Simply put, Lauren Gunderson’s “I and You” — which kicks off the fourth season of the Mile Square Theatre at its cozy digs on Hoboken’s 14th Street — is a play about homework.
But that’s selling it short. The two-character story, which takes place in the bedroom of a homebound teenage girl awaiting a liver transplant, also tackles life, death, poetry, jazz, youth and, most of all, hope. It’s alternately funny and sad, cruel and sentimental, with a twist ending that I won’t spoil except to say that it both took me by surprise and seemed utterly inevitable.
Simone Grossman plays Caroline, a teenage heroine who’s equal parts Rory Gilmore and Katniss Everdeen. (Or, if you’re a little older, Katie Holmes’ Joey Potter from TV’s “Dawson’s Creek.”) If you’re at all familiar with Young Adult fiction, you’ll know her right away: Fiercely intelligent, precociously self-aware, prodigiously articulate and completely certain that she’s always right about everything.
Caroline has been sick her whole life, and now finds herself too sick to go to school, so she lives in her messy bedroom, surrounded by childhood toys and haunted by her dream of becoming a globetrotting photographer. She’s startled one evening to find a strange boy in her room, clutching a backpack and a piece of poster board.
Her intruder turns out to be Anthony (Roland Lane), who arrives quoting Walt Whitman: “I and this mystery here we stand.” Anthony comes from the same YA universe of idealized young people as Caroline. He’s tall, good-looking and athletic, but endearingly geeky (he listens to jazz and loves poetry). He asks Caroline’s help to finish his English project on Whitman’s use of pronouns in “Leaves of Grass.” (That explains the play’s title.)
One little problem: It’s due the next day.
And so Caroline and Anthony form an unlikely alliance, slowly coming to trust one another and share their most intimate secrets. He loves John Coltrane, she dances in her room to Jerry Lee Lewis. He’s a jock, she’s a wannabe artist. Whitman becomes the third character in the room, as his words help frame the teens’ discussions of life and death, hope and despair. Anthony cannot help but be inspired by Whitman, surrounded by the carnage of the Civil War and still finding joy and hope in mankind. Caroline, scared to admit her fear of dying, fights back, repeatedly insisting that “life is shit.”
MST’s artistic director Chris O’Connor directed and, as we’ve seen in the past, he has an unerring feel for comedic timing. For a play that’s obsessed with death, “I and You” often evokes easy laughter, and there’s never a moment that feels false or falls flat.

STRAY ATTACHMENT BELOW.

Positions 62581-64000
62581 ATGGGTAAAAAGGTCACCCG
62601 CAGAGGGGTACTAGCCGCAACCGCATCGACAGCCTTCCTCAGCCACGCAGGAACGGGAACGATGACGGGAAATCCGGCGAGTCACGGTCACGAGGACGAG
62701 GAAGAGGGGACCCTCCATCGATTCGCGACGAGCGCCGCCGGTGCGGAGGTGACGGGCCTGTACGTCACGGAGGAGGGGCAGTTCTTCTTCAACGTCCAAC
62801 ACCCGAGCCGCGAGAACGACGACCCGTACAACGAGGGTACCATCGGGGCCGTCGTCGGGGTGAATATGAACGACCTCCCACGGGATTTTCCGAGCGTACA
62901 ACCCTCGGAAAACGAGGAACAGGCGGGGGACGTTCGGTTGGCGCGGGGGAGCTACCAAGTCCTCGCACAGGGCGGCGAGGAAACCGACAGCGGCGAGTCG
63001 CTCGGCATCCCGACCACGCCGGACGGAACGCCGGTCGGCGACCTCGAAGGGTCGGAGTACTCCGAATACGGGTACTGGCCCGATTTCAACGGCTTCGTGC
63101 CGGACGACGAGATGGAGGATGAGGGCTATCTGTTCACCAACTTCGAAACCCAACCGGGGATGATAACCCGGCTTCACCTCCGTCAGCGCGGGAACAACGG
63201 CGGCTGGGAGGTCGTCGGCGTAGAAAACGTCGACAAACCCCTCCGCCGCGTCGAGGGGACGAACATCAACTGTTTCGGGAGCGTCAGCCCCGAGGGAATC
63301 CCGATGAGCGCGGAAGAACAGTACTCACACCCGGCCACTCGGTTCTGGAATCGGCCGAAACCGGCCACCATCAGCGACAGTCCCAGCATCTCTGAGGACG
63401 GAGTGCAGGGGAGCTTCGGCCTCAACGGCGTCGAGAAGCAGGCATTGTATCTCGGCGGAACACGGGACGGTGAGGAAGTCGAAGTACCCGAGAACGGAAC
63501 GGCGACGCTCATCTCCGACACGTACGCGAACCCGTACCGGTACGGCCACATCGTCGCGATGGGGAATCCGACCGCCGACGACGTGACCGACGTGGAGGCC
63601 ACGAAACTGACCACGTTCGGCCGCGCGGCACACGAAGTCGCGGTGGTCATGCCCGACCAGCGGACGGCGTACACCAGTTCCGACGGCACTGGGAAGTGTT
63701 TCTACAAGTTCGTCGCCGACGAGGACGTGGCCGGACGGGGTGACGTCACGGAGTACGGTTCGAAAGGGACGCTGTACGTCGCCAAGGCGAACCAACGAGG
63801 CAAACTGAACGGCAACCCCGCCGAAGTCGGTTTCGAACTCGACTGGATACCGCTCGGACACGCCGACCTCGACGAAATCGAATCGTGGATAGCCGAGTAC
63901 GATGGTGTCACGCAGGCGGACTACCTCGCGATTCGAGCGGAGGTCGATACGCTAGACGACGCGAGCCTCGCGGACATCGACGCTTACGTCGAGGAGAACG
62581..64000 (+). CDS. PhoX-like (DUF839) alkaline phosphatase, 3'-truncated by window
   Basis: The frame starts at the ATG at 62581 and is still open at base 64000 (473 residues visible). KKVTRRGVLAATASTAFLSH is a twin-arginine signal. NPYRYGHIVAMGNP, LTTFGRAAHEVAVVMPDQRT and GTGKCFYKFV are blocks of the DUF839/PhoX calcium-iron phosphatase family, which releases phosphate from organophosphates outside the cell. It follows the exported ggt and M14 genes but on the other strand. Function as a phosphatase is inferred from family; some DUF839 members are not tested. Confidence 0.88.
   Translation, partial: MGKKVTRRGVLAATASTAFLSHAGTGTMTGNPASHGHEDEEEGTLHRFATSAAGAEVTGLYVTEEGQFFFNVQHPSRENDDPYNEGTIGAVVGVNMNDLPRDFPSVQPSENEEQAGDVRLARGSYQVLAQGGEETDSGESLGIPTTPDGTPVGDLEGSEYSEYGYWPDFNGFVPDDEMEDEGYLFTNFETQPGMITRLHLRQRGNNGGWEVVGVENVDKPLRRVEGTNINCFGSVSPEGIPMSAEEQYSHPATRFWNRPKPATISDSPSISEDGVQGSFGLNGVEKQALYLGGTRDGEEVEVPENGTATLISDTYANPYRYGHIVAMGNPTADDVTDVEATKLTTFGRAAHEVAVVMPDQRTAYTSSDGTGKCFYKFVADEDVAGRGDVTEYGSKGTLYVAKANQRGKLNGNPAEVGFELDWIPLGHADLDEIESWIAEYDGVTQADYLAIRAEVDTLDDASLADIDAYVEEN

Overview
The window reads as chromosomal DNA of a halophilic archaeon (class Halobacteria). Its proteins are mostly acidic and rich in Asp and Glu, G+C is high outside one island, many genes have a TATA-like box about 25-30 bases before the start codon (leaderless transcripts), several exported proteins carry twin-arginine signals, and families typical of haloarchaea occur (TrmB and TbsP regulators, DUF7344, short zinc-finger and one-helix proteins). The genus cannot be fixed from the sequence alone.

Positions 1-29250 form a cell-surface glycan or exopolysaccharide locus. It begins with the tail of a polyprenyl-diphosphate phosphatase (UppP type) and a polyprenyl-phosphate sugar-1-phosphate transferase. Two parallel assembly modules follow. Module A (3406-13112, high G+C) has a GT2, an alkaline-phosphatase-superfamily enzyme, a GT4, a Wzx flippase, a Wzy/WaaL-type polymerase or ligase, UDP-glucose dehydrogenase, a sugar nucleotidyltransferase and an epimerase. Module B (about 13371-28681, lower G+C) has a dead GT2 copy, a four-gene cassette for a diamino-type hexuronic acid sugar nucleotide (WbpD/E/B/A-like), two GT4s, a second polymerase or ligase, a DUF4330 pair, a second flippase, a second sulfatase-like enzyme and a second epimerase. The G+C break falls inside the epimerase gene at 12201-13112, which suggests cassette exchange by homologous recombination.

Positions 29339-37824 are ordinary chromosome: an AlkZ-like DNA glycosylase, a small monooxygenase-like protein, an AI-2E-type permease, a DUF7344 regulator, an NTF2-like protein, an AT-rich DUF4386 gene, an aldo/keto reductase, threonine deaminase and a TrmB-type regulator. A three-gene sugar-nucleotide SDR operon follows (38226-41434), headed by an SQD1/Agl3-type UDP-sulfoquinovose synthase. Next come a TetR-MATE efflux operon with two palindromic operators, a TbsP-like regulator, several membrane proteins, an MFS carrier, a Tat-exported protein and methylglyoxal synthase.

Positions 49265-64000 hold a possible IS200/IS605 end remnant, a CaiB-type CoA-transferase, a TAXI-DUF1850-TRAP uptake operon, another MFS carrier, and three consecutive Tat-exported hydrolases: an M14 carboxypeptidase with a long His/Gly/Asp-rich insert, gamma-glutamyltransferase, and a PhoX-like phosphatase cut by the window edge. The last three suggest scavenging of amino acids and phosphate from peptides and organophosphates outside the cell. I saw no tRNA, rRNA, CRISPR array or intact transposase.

Lane’s IMDB photo shows a bit of gray in his beard and, at first glance, he seems much too old to be playing a 17-year-old. But almost immediately, he slides into his role and becomes completely believable as this idealistic kid whose head explodes with ideas and emotions. Grossman makes a perfect Caroline, so obsessed with her phone and social media that she’s at first unable to deal with the reality of an actual person in her presence. They seem real, although it certainly doesn’t hurt that from “Dawson’s Creek” to “Riverdale,” we’ve become accustomed to watching older actors portray teenagers.
It’s not hard to see why “I and You” has been one of the most produced plays in high school, college and regional theaters over the last few years. Two appealingly familiar characters, one set and that O. Henry ending. I can see how the twist would appeal to teenagers; it’s the boys standing on their desks chanting “O Captain! My Captain!” at the end of “Dead Poets Society,” or the unexpected blow of fate in the final reel of “The Fault in Our Stars.” To adult audiences, though, it may feel a bit contrived. Especially since it renders everything we’ve seen before irrelevant.
But that’s a fault with the play, not the production. And if you’ve been looking for affordable live theater that you can enjoy with your kids, “I and You” makes an ideal choice. There’s nothing more risqué onstage than a few chaste kisses and a PG-rated discussion of Whitman’s homosexuality.
Sixteen years ago, the fledgling Mile Square Theatre presented a single play outdoors in Hoboken’s Sinatra Park. Since then, it’s flourished and grown, and this year will open the MST Annex, a large studio and rehearsal space. The theater’s mission since its inception has been to bring the arts to all residents of Hoboken — old-timers and newcomers, adults and teens and children. “I and You” serves that mission admirably.
“I and You” will be at the Mile Square Theatre in Hoboken through Feb. 24. Shows are at 8 p.m. Wednesdays through Saturdays, and at 3 p.m. Sundays. Visit milesquaretheatre.org.